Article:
Researchers discover new ‘rules of engagement’ that allow viruses such as HIV to infect healthy cells

10 June 2015

Cryo-electron microscopy structure of a retroviral integrase attacking a human nucleosome.

Image: Cryo-electron microscopy structure of a retroviral integrase attacking a human nucleosome. This macromolecular assembly represents a key intermediate during the integration of the retrotrascribed viral genome into host-cell chromosomes.

An international team of researchers, led by scientists from the Francis Crick Institute and Imperial College London, has discovered important new detail on how retroviruses take over healthy cells.

The research may eventually lead to more effective treatments to suppress the virus in people who have been infected.

Retroviruses, such as HIV, insert their genomes into the chromosomes of host cells, an irreversible process which makes them particularly difficult to eradicate. The viral enzyme responsible for this process is called integrase and it is carried by every retrovirus. Using a very powerful electron microscope, the research team discovered how integrase captures tightly wound packages of human DNA called nucleosomes, in order to insert the viral DNA.

Dr Peter Cherepanov, from the Francis Crick Institute and Imperial College London, said: "Cellular DNA is tightly packaged in the form of nucleosomal arrays, with each nucleosome acting as a tiny reel. This compaction could be expected to present an obstacle for viral integration. In the course of this study, we were able to explain how the virus captures and opens -up human nucleosomes to insert its DNA into a human chromosome.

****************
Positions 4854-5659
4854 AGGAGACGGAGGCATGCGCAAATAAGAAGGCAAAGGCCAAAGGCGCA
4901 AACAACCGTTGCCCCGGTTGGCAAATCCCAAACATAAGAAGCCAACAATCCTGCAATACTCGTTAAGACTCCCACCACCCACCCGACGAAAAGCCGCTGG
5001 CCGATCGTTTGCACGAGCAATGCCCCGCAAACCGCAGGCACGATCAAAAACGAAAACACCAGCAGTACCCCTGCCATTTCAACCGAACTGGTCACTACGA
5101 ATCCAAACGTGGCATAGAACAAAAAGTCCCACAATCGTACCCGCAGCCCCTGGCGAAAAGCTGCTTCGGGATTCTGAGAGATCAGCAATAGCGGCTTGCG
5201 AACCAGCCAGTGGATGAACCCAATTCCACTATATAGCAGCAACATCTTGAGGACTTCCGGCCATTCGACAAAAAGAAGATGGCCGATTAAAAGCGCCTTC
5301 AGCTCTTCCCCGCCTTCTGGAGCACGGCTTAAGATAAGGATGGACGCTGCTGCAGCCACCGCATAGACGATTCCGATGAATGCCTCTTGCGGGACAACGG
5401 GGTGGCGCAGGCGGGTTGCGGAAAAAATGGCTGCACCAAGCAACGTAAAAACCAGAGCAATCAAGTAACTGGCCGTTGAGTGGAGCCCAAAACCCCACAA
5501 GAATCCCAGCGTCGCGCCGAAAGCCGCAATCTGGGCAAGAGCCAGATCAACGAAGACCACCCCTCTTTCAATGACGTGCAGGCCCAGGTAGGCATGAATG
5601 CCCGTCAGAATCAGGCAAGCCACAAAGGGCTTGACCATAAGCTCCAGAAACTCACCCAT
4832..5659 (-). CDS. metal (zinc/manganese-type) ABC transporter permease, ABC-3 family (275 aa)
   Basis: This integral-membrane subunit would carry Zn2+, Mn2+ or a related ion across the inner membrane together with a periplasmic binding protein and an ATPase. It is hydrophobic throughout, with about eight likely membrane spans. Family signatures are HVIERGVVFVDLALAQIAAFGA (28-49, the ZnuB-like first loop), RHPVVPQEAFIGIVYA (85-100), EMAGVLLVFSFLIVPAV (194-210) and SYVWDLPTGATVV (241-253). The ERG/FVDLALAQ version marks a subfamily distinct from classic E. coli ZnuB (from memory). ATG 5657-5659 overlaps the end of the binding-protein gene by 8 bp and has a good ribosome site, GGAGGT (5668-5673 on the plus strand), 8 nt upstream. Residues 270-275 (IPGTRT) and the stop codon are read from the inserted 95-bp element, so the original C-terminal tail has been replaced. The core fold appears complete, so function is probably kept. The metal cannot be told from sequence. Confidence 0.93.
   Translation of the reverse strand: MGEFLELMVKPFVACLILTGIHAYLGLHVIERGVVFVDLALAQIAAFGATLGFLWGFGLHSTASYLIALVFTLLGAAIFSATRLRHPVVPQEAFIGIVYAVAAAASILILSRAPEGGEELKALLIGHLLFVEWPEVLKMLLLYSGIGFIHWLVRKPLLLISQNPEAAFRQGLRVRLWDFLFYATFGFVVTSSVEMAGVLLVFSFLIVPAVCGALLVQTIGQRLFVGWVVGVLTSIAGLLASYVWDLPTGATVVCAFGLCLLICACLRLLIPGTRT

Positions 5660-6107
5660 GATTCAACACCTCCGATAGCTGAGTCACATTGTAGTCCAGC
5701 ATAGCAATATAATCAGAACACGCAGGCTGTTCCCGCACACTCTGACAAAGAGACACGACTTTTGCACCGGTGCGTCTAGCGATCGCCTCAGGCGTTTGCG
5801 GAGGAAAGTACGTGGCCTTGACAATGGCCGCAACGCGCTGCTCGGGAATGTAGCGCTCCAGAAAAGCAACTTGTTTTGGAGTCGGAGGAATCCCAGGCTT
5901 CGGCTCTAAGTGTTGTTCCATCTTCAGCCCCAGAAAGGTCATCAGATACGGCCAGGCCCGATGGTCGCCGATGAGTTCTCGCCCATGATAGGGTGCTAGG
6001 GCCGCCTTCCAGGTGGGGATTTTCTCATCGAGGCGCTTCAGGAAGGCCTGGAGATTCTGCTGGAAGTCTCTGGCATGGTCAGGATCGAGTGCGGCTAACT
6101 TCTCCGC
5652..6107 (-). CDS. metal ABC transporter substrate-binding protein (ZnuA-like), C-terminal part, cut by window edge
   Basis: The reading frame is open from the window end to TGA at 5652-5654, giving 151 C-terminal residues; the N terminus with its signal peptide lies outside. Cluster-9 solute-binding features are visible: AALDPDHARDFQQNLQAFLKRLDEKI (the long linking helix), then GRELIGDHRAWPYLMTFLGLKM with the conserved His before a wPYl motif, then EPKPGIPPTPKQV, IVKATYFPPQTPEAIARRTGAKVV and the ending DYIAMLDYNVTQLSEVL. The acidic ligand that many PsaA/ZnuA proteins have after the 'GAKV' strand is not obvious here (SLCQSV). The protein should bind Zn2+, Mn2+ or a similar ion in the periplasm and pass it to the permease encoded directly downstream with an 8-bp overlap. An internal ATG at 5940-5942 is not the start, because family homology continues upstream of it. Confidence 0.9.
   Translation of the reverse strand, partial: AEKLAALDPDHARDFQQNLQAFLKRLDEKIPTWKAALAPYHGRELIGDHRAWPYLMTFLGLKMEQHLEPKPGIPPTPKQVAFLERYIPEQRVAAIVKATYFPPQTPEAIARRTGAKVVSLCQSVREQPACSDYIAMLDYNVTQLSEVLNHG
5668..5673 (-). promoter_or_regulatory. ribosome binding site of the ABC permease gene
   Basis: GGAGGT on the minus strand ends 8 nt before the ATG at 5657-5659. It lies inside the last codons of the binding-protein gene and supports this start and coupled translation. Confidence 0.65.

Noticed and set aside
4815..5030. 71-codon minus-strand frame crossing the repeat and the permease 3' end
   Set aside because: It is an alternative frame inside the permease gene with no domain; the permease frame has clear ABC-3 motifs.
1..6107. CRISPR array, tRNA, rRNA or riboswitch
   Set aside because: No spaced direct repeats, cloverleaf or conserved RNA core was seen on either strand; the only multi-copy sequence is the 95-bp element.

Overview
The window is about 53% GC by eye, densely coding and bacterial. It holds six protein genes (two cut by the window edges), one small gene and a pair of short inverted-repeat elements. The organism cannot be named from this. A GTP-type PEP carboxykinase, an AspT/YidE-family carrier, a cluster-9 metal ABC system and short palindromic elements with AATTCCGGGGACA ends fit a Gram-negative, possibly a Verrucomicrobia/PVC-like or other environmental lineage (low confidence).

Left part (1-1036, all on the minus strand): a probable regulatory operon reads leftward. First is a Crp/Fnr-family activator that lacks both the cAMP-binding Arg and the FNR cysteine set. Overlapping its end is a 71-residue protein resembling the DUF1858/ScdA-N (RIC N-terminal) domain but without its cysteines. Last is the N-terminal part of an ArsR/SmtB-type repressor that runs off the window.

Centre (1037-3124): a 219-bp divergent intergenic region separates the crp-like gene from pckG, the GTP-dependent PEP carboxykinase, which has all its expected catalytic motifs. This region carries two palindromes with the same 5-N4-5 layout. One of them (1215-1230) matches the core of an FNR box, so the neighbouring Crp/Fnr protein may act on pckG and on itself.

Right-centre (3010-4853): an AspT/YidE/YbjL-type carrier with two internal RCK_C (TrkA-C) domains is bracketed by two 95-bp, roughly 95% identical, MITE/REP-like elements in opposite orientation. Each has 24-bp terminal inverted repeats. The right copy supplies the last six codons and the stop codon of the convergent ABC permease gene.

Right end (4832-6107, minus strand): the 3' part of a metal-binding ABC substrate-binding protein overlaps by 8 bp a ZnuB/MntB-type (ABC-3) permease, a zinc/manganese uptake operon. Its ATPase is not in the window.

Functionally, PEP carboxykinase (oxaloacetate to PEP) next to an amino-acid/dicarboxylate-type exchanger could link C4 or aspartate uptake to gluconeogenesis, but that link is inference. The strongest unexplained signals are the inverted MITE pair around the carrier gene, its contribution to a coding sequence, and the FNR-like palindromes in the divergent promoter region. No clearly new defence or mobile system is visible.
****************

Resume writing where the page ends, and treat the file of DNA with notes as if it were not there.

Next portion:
"The more we learn about the rules of engagement between the viral integration machinery and host cells, the easier it will become for us to break the chain of events that lead to persistent infection. This can lead to more effective antiretroviral drugs to treat HIV infection.

"There is also a potential benefit for gene therapy. The unique ability of retroviruses to efficiently integrate their genetic material into host cell chromosomal DNA means they could be used to deliver highly targeted drugs as part of gene therapy. However, uncontrolled integration by retroviruses carries the risk of serious side effects. Understanding how to selectively direct integration will potentially aid the development of safer gene therapy."

Another Francis Crick Institute investigator, Dr Alessandro Costa, explained how the integrase-nucleosome complex was visualised: "Starting from 2D images of individual molecular assemblies, we have reconstructed a high-resolution 3D view of integrase attacking a tiny fragment of a human chromosome, 10 billionths of a metre in diameter. This achievement, inconceivable only four years ago, was made possible by using a very sophisticated electron microscope, new generation cameras and innovative software for data analysis.

"Biological nanomachines such as integrase can now be imaged in unprecedented detail as they perform their work. Thanks to these new tools we can rethink the way we ask scientific questions".

Sir Paul Nurse, director of the Francis Crick Institute, said: "This is a fascinating and important discovery which increases our understanding of the way retroviruses work. It has important long-term implications, not only for leading to improvements in HIV treatments but also for treating a range of other diseases which may benefit from gene therapy."

The paper Structural basis for retroviral integration into nucleosomes is published in Nature. 

 

 

  • Important new detail on how retroviruses take over healthy cells  is hoped to eventually lead to more effective treatments to suppress the virus.
  • The research team included scientists from the Francis Crick Institute, Imperial College London, the Dana-Farber Cancer Institute in Boston, the Gorlaeus Laboratory in Leiden, and the Institute of Virology in Dresden.
  • The work was supported by funding from the European Commission and National Institutes of Health.